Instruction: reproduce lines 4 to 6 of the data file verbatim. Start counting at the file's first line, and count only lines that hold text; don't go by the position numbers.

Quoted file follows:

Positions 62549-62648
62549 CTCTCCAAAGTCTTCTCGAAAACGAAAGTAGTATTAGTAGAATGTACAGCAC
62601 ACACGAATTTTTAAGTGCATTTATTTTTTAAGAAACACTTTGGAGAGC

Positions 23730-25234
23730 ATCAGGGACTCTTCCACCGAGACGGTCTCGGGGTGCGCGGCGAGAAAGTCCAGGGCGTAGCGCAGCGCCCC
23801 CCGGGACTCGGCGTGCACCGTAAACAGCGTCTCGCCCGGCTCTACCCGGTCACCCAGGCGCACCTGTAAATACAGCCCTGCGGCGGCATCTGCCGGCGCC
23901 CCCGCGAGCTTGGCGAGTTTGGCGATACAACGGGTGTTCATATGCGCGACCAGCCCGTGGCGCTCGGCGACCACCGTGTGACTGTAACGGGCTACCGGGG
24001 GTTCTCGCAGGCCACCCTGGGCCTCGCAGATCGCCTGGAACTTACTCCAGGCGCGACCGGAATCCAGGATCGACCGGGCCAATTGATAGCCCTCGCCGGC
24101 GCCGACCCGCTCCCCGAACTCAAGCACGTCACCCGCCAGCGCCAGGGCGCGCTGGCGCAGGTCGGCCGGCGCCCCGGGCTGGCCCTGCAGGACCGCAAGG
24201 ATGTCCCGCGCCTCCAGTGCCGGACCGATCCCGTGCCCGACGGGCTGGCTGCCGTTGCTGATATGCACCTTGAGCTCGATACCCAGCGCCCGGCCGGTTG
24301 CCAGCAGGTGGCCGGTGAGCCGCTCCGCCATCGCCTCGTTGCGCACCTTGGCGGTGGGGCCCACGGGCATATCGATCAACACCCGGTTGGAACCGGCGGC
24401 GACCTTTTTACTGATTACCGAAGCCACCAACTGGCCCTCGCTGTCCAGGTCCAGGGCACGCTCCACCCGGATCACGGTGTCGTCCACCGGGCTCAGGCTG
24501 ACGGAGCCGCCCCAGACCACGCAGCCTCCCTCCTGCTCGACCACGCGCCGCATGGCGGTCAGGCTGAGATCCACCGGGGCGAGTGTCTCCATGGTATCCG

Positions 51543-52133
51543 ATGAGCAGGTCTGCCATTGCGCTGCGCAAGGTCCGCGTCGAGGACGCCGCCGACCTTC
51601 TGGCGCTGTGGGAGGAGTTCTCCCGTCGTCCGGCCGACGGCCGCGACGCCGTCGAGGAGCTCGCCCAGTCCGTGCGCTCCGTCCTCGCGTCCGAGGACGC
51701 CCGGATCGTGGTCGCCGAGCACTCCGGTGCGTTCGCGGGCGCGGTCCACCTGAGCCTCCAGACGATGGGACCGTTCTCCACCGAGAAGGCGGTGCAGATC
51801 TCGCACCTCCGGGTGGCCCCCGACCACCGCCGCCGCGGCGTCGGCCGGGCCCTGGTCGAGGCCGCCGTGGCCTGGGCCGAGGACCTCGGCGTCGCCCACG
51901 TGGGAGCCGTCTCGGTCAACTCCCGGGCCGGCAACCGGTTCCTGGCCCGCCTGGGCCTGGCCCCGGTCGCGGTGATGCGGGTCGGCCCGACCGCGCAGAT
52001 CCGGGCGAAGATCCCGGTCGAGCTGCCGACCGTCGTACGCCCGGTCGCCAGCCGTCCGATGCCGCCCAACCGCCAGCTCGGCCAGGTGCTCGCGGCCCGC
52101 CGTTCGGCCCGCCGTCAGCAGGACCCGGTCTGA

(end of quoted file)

Positions 23730-25234
23730 ATCAGGGACTCTTCCACCGAGACGGTCTCGGGGTGCGCGGCGAGAAAGTCCAGGGCGTAGCGCAGCGCCCC
23801 CCGGGACTCGGCGTGCACCGTAAACAGCGTCTCGCCCGGCTCTACCCGGTCACCCAGGCGCACCTGTAAATACAGCCCTGCGGCGGCATCTGCCGGCGCC